Many people who read this book find themselves changed, even subtly, by the lessons within. I took it a step further. I am consciously applying these lessons and philosophies to my life.
A little background.
I'm 26, in the military, have an injured knee the doctors say will never recover fully and will hurt for the rest of my life, a failed marriage under my belt already, hate my job, find most of my coworkers intolerable, out of shape, diagnosed with anxiety, depression, insomnia.... the list goes on.
I read this book two weeks ago.
In that time, I have learned to be happy. I have learned to appreciate the world around me. Started getting along with my coworkers, mended old friendships that were crumbling, my knee is almost fully recovered after a year of chronic pain, my eating is better, I am sleeping better, waking up easier, and every day is a good day. Nothing AROUND me has changed. Only how I react to it. It's not always easy. Things still bother me. I still get angry, or sad. But now, it passes faster and I return to what has become my natural state. Happiness. Peace.
This book can change your life if you let it. It tells you how, if you will listen. Some of the book is fictional. Dan Millman has never made any secrets about the fact that he embellished to make it a more interesting read, and to really get across how amazing Socrates was. This is OK.
Because frankly, it doesn't matter whether it is all a complete historical autobiography or not. The LESSONS are real, and the teacher was real. I do not believe there is anyone on earth who cannot find some benefit from learning the way of the Peaceful Warrior.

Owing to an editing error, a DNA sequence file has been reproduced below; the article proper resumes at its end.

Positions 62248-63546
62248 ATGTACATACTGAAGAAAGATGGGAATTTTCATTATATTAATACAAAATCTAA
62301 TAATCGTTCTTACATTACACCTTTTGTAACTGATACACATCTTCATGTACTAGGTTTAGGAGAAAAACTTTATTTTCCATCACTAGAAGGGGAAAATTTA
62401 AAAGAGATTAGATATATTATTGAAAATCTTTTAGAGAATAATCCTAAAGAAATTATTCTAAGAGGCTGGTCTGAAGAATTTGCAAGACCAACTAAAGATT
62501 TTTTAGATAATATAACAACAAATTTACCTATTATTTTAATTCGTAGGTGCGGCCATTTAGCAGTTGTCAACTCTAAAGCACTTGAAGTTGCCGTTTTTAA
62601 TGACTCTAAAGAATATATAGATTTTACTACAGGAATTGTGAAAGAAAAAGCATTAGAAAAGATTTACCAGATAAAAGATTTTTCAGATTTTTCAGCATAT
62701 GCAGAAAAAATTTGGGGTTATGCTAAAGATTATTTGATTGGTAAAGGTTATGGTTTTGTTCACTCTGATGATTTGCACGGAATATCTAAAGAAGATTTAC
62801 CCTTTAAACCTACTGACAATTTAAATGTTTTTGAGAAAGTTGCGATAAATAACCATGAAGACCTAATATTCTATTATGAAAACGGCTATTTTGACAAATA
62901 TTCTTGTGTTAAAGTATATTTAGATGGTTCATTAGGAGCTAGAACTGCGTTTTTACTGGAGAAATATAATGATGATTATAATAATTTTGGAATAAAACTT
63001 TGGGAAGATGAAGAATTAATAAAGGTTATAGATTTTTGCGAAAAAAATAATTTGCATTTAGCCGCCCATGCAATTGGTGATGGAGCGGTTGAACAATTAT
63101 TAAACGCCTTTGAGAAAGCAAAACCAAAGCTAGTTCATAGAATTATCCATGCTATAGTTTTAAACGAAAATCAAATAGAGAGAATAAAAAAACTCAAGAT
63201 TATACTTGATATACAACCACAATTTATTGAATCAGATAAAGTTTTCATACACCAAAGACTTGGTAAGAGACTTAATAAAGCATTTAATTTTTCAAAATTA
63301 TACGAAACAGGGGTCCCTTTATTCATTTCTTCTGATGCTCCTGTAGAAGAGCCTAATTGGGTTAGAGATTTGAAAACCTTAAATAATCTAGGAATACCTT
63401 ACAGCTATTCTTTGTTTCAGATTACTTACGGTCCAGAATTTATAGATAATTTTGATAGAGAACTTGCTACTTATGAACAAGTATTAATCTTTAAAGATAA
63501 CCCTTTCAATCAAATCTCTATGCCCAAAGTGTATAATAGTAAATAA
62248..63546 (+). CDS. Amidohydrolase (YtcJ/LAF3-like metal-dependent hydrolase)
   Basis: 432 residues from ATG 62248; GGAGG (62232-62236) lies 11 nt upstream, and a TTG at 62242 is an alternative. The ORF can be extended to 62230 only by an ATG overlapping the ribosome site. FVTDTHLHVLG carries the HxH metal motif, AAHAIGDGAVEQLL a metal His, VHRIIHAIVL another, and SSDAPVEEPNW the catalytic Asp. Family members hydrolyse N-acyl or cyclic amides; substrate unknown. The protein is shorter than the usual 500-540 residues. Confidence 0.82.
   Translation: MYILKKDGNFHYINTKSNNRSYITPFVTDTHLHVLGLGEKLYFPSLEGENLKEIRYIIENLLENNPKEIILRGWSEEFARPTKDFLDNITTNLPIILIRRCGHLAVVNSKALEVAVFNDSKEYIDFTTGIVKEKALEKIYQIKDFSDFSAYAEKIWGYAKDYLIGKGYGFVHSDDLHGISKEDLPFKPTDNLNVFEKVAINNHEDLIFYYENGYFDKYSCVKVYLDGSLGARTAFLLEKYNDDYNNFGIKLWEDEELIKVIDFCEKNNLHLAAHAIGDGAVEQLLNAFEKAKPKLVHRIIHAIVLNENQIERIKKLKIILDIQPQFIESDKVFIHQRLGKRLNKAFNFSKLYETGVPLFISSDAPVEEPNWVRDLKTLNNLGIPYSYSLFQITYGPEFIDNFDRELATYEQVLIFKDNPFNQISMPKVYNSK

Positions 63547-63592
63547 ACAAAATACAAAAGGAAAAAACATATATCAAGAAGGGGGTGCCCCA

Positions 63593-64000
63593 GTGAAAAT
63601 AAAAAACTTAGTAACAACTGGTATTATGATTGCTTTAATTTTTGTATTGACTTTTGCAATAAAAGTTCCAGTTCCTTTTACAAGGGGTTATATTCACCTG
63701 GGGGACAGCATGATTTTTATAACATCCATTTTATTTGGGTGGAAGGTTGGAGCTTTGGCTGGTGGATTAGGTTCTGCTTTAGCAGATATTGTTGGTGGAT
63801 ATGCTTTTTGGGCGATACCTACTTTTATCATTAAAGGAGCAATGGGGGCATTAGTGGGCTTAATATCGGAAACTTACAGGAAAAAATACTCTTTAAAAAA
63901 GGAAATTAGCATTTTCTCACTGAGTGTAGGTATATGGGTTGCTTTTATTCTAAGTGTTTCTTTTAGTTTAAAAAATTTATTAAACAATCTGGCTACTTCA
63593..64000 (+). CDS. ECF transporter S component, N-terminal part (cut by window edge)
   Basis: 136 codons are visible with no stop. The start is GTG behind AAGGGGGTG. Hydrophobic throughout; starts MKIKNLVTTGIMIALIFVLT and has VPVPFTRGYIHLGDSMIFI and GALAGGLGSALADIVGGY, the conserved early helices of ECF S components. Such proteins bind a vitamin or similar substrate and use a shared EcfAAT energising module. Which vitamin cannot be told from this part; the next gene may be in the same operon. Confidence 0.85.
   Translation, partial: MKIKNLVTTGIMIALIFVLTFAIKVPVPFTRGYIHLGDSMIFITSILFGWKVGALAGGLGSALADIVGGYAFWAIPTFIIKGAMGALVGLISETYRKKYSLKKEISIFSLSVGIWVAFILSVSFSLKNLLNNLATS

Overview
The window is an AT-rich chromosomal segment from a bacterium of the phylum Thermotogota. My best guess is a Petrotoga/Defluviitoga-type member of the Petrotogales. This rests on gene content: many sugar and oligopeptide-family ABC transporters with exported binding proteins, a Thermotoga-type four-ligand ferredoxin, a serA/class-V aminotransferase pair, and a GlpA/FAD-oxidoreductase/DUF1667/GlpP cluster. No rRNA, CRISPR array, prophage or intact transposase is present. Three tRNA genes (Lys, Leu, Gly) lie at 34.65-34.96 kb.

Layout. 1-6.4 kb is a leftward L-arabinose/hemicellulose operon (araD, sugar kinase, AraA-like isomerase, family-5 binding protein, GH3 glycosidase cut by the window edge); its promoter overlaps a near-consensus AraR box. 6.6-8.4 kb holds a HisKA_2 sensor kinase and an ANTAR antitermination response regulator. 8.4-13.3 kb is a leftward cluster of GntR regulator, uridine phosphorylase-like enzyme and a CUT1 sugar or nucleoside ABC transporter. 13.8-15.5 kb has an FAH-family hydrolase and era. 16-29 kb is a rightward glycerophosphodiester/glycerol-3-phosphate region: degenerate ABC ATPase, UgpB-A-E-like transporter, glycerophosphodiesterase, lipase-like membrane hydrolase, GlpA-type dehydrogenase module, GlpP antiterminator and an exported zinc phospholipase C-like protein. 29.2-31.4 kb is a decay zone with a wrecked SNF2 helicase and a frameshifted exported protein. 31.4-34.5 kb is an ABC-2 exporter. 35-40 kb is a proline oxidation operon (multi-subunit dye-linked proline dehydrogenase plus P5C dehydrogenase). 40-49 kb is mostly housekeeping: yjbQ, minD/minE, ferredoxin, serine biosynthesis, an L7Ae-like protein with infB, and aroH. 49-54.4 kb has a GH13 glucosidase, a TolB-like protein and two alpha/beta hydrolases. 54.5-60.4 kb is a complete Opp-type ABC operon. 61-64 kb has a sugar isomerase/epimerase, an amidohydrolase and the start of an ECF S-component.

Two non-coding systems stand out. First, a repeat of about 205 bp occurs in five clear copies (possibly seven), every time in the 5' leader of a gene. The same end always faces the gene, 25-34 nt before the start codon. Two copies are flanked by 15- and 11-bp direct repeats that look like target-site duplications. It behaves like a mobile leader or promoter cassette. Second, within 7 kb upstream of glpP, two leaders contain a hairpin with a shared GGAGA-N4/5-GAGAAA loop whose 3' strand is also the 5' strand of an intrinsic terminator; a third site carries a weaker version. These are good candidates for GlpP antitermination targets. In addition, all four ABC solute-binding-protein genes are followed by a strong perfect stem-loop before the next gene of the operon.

Read this book. Let it simmer in your thoughts. Let it guide you to the Way. And then, my friends... travel with us! Life is amazing if you will let it be!
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on June 4, 2007
I definitely enjoyed reading this book and its many different insights. I'm a notoriously slow reader and the pages still flew by.....but I actually think I went too fast. If you do decide to read this book, I would highly recommend taking a deep breath after 30 or so pages just to sit back and soak in the story and its meaning. There really are a lot of concepts thrown to you at once and it only makes sense to take the time to understand their impact. There's no doubt I will read this again (I'm going through the sequel right now) and will make it a point to slow down a bit.